OOS 46-2
Influence of white-tailed deer and forest fragmentation on invasive introduced plants

Wednesday, August 12, 2015: 1:50 PM
310, Baltimore Convention Center
Kristine M. Averill, Ecology Graduate Program and Plant Science, The Pennsylvania State University, University Park, PA
David A. Mortensen, Plant Science, The Pennsylvania State University, University Park, PA
Erica A.H. Smithwick, Geography Department and Intercollege Graduate Degree Program in Ecology, The Pennsylvania State University, University Park, PA

Plant communities and plant invasion by introduced species are shaped by multiple interacting factors including geographic constraints, abiotic, and biotic factors. For example, in the Northeastern United States, native white-tailed deer (Odocoileus virginianus Zimm.) and forest fragmentation independently facilitate plant invasion, yet how these factors interact is unknown. In this work, plant-herbivore interactions, surrounding landscape configuration, and native plant diversity were investigated to assess their association with introduced plant invasion across the region. First, floristic composition data from 24 deer research sites distributed across the Northeastern US were used to investigate the effect of deer on introduced versus native plants at species and community levels. Second, to better understand opposing deer effects at the plant species level, controlled multiple-choice preference trials were conducted using captive deer. Relative preference was determined for eight invasive introduced plants and seven native plants that are currently widespread and frequently occurring in the region. Third, the relative importance of deer presence and density, multiple landscape fragmentation metrics, and plot-level native plant diversity were investigated for their roles in plant invasion patterns in forest understory communities across the Northeastern US. 


Deer strongly altered species composition and facilitated an increase in the abundance of several invasive introduced plant species, while inhibiting the richness and abundance of many natives and reducing Shannon diversity (H’). Deer did not affect introduced plant richness or abundance at the community level, but they increased the degree of plant invasion due to strong declines in native plant abundance. Deer preference trials helped explain plant invasion patterns observed in the field; even though deer consumed more native plant biomass overall, preferences varied strongly at the level of species. Overall, deer appear to indirectly facilitate the invasion of introduced plants that are relatively unpalatable due to preferential selection and consequent reduction of more palatable plants.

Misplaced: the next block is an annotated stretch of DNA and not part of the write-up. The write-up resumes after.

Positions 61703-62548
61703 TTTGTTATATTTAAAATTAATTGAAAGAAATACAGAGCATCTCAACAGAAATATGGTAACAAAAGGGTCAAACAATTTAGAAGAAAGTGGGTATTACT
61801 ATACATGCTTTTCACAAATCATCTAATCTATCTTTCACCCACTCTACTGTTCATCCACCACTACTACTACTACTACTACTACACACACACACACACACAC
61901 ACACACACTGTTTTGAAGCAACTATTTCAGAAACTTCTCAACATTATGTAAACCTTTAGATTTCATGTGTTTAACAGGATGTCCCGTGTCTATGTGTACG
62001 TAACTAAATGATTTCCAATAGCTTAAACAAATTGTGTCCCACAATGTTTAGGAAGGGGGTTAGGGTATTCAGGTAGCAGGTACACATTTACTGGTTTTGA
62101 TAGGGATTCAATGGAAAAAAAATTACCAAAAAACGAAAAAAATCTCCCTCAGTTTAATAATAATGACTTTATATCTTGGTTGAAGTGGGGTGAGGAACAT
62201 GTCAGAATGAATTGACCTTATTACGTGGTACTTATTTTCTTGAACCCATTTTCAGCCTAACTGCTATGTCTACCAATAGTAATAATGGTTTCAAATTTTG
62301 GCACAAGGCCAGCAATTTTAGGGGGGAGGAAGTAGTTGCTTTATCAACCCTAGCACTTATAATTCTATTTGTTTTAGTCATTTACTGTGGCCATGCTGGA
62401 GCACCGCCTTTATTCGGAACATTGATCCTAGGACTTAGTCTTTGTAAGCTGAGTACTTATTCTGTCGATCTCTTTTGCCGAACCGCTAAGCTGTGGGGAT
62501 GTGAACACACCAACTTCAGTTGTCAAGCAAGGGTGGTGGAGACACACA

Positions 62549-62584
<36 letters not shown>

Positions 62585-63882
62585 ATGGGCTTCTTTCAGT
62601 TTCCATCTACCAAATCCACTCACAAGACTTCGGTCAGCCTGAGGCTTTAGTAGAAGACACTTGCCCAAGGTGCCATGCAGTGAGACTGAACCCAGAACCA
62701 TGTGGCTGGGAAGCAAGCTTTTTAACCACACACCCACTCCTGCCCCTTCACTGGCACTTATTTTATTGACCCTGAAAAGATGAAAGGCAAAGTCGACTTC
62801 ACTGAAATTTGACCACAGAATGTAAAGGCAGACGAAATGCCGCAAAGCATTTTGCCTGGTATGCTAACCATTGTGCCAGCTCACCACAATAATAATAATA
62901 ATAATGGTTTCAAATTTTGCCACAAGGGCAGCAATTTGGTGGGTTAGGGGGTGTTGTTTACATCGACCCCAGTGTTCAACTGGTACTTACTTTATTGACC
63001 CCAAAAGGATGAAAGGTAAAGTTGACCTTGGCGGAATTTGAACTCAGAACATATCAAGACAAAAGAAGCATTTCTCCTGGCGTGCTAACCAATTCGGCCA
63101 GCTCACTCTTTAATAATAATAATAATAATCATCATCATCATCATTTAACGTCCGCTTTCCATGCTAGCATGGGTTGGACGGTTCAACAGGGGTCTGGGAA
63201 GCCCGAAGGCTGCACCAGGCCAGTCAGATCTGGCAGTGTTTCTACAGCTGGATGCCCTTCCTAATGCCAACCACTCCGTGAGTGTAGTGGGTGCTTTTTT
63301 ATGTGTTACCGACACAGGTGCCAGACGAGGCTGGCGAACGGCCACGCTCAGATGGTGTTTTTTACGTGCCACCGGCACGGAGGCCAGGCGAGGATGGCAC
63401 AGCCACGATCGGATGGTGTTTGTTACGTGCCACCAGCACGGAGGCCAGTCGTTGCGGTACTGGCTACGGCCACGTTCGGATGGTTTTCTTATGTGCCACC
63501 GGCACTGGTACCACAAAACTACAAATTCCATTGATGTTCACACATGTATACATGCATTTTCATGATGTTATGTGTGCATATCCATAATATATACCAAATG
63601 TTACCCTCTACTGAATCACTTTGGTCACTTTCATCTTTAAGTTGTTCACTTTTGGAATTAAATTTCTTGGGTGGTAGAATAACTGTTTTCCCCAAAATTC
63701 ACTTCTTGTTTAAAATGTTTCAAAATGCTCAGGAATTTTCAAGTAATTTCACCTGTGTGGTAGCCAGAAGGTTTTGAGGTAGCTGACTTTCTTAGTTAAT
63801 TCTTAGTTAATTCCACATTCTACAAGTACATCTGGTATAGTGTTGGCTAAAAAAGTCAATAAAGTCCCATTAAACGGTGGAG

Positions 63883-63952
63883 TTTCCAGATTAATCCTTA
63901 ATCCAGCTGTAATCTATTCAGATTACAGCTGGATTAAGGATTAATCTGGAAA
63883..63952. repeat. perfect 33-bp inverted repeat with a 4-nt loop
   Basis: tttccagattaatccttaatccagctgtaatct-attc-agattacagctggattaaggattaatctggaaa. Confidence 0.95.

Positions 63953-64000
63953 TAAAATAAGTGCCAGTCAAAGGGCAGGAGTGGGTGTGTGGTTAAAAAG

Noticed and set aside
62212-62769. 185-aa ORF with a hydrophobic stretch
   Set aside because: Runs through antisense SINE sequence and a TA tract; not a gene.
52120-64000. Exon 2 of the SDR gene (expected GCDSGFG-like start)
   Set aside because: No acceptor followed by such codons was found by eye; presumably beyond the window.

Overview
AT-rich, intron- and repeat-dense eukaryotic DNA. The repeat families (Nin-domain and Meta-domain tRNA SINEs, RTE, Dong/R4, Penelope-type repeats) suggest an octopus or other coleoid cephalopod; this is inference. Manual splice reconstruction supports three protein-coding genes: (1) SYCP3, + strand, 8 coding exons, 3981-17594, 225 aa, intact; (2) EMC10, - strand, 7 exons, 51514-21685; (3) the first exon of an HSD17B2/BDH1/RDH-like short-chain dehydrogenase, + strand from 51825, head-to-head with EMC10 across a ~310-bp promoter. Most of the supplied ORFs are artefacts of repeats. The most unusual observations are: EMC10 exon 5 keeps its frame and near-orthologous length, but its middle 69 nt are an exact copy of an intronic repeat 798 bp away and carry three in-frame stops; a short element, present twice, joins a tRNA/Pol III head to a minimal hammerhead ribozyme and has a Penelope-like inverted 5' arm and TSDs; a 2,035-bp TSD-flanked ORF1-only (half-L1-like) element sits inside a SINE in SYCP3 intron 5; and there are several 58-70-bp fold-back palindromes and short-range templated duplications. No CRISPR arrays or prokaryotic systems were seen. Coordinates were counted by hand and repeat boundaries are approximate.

At the landscape level, the degree of forest fragmentation was positively correlated with deer density and plant invasion. As deer density increased with increasing fragmentation, the percentage of introduced species in the plant community increased. Several interactions among landscape attributes, deer presence, and native plant diversity were identified. Overall, to fully understand the factors that influence plant invasion, the context of herbivore abundance, surrounding landscape, and native plant species diversity must be considered.